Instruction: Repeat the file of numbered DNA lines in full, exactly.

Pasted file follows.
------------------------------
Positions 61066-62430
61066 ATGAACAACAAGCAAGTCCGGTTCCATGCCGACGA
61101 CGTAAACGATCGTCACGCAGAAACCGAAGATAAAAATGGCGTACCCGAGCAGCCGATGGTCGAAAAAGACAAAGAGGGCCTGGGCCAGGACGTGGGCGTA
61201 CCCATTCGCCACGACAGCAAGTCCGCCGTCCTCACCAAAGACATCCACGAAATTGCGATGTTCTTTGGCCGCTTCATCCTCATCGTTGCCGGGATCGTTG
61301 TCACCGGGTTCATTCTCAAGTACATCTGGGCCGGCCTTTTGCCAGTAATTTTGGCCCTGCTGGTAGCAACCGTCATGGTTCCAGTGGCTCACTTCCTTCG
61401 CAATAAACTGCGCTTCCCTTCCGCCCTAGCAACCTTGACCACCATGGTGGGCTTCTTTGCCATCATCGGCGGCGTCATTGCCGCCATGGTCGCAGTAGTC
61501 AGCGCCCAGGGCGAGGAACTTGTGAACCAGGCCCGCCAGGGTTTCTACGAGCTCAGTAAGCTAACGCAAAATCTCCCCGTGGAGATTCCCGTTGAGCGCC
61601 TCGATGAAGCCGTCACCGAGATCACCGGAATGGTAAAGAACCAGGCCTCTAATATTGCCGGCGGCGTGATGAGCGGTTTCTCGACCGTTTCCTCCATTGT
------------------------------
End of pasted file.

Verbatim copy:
Positions 61066-62430
61066 ATGAACAACAAGCAAGTCCGGTTCCATGCCGACGA
61101 CGTAAACGATCGTCACGCAGAAACCGAAGATAAAAATGGCGTACCCGAGCAGCCGATGGTCGAAAAAGACAAAGAGGGCCTGGGCCAGGACGTGGGCGTA
61201 CCCATTCGCCACGACAGCAAGTCCGCCGTCCTCACCAAAGACATCCACGAAATTGCGATGTTCTTTGGCCGCTTCATCCTCATCGTTGCCGGGATCGTTG
61301 TCACCGGGTTCATTCTCAAGTACATCTGGGCCGGCCTTTTGCCAGTAATTTTGGCCCTGCTGGTAGCAACCGTCATGGTTCCAGTGGCTCACTTCCTTCG
61401 CAATAAACTGCGCTTCCCTTCCGCCCTAGCAACCTTGACCACCATGGTGGGCTTCTTTGCCATCATCGGCGGCGTCATTGCCGCCATGGTCGCAGTAGTC
61501 AGCGCCCAGGGCGAGGAACTTGTGAACCAGGCCCGCCAGGGTTTCTACGAGCTCAGTAAGCTAACGCAAAATCTCCCCGTGGAGATTCCCGTTGAGCGCC
61601 TCGATGAAGCCGTCACCGAGATCACCGGAATGGTAAAGAACCAGGCCTCTAATATTGCCGGCGGCGTGATGAGCGGTTTCTCGACCGTTTCCTCCATTGT